1. read a lot
2. listen well and deeply
3. write a lot
*and don't think too much.

This read to me like a parable- I would give this book to anyone who's marriage is struggling or who may be considering divorce . . . a very honest story of a couple who gives up on their marriage, and the loss that brings to both them and their children.

*Confession: I love summer.  Love it love it love it- and I was commenting to Jim about what a big deal everyone makes about summer heat, as though it's never been hot before, and don't you think American's are growing increasingly wimpier? . . . He asked if I will be saying that in the middle of a Cleveland winter.  Um, no.  :-}

Wednesday, July 13, 2011

be careful. be careless. be careful.

To my daughters,

I tell you to be careful a lot.  The two words that come before anything you do.  It must seem like my favorite thing to say.  

But the truth is, the really hugely important, deep down truth is that I hope you are not always careful.  You need to be careless sometimes too.

be careful. be careless. be careful.

But here is what is really terrible.  You won’t always know when to be careful, or when to be careless.  In fact you will probably do it at all the wrong times.  

What is worse is that sometimes, when you will think you are being so careful is when you are in fact being the most careless, but you won’t even know it until one day looking back wishing you had been less careful there and more careful then.  

Someday you will look back and be glad you listened to your mother.  There will be a day when you wish you hadn’t.

please be careful
be careful, too, that you aren’t too careful  

listen to your mother
hold my hand
look both ways

obey your fears, be aware of discomfort, don’t apologize
don’t be afraid

submit freely to beauty and justice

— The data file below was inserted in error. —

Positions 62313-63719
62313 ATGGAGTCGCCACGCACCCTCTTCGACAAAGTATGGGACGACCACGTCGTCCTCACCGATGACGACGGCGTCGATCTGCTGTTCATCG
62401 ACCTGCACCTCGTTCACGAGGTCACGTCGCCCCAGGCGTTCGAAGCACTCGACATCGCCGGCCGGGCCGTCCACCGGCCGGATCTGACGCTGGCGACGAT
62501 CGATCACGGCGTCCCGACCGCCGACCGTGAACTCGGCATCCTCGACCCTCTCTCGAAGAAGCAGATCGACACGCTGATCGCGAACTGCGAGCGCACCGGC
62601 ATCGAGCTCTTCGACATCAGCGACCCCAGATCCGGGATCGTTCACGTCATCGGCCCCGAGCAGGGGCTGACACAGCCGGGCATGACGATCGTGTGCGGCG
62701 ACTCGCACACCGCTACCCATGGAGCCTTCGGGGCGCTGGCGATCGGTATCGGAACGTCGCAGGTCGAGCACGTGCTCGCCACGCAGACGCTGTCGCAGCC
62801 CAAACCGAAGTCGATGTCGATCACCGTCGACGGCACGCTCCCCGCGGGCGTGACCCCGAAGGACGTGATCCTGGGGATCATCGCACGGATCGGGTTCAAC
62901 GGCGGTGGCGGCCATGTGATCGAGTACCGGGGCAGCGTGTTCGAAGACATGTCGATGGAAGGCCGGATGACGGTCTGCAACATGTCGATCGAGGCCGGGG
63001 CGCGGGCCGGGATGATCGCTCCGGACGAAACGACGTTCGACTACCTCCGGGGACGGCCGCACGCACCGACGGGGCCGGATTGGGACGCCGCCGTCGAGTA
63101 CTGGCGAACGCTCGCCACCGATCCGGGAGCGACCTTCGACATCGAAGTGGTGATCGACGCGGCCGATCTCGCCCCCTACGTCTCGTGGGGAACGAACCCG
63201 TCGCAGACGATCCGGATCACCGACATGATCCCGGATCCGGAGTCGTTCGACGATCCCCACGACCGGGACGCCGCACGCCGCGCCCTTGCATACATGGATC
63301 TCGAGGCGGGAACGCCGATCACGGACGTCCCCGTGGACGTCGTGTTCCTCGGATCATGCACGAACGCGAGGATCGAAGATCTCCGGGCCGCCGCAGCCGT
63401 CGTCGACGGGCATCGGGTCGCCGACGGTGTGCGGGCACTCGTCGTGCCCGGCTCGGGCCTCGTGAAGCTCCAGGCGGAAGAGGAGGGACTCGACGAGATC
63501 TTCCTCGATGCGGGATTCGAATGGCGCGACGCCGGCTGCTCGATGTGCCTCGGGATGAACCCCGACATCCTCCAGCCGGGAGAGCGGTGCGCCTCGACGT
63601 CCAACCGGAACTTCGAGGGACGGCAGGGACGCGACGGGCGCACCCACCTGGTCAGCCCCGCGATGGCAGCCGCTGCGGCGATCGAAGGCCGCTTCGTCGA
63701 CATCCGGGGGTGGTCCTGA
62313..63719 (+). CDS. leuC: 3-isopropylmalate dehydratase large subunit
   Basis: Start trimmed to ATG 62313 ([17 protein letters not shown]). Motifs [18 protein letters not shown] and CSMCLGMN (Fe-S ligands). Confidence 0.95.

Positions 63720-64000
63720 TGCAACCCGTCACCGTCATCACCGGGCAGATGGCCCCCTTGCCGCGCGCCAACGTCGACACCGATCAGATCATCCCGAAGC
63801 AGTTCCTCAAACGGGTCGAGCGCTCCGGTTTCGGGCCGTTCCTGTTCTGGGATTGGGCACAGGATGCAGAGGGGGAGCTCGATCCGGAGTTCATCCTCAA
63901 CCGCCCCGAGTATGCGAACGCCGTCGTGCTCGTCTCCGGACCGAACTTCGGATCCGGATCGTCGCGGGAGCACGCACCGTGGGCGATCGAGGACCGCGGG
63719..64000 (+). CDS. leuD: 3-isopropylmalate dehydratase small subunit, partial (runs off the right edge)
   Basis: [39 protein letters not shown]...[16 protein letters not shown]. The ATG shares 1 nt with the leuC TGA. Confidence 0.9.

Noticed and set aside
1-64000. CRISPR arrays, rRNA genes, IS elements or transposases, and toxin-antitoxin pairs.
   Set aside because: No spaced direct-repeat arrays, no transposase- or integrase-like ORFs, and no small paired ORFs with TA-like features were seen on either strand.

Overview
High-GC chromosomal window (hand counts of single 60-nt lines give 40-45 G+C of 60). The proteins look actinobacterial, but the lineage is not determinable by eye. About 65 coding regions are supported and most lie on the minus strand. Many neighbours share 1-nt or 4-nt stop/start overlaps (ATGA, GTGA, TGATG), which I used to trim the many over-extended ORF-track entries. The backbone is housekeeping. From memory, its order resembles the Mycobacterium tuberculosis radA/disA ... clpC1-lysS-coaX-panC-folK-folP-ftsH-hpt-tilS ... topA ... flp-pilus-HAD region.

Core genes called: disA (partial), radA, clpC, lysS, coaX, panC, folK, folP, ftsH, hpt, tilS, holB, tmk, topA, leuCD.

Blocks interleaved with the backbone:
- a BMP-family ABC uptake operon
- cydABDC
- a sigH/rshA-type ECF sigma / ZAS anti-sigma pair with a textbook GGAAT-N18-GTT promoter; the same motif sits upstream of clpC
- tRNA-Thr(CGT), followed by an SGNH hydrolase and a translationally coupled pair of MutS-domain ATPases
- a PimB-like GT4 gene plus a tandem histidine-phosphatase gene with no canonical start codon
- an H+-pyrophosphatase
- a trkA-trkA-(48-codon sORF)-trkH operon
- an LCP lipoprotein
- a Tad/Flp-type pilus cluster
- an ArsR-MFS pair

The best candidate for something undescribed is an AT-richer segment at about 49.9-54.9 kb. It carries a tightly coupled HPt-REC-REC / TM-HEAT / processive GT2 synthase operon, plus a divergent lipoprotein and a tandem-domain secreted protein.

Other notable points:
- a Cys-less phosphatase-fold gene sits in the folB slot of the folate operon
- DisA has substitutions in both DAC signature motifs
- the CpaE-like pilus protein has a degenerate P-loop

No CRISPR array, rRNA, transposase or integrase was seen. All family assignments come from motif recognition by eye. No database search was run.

do not submit to anyone who demands your submission

avoid angry people and angry religion
get good and angry sometimes

let yourself love, do not be ashamed of loving
above all else, guard your heart  
trust your heart’s deepest affections- follow them  
set your affection on things above

distrust easy answers and people who have no questions
tell the truth
be shamelessly honest, with yourself most of all

say YES
tell him no

hold on

walk away
wait for it
let it go

stay up all night debating everything you’ve ever been taught
decide in the morning to backpack Thailand or to become a pastry chef in France or to start riding your bike and not stop riding
wake up in at least one country where you do not know anyone
climb the mountain you think you cannot climb

stay home
know your neighbors
find your tribe or clan or family or community and commit to them, love them, dwell with them

take the road less traveled
travel light
bring a jacket
be amazed

be careful
be careless

be a hedonist
be an ascetic
believe that the world is good
beware, the world is crazy

hear your critics and people who disagree with you
ask people to tell you their stories

be innocent as a dove
be shrewd as a serpent
believe all things
hope always
cling to what is good
be forgiven

watch the sun set with drag queens and addicts and bohemians and suburbanites and fundamentalists and bow your head and know that we are all the same

do not always listen to your mother

love, mom

Saturday, July 9, 2011

three things to do today

1. Be Inspired

 If you only read one book this summer . . . or this year . . . let it be Donald Miller's A Million Miles in a Thousand Years.  I realize that I am a little late to the party here, but it is one of the best books I have read! (I feel like I say that a lot . . . but really).  In typical Miller fashion, it is laugh-out-loud funny, slightly irreverent and quirky, but powerful too, and very relevant to anyone wanting to live a good story.
He said it's that nagging feeling that life could be magical; it could be special if we were only willing to take a few risks.
I think this is when most people give up their stories.  They come out of college wanting to change the world, wanting to get married, wanting to have kids and change the way people buy office supplies.  But they get into the middle and discover it was harder than they thought.  They can't see the distant shore anymore, and they wonder if their paddling is moving them forward. . . They take it out on their spouses, and they go looking for an easier story.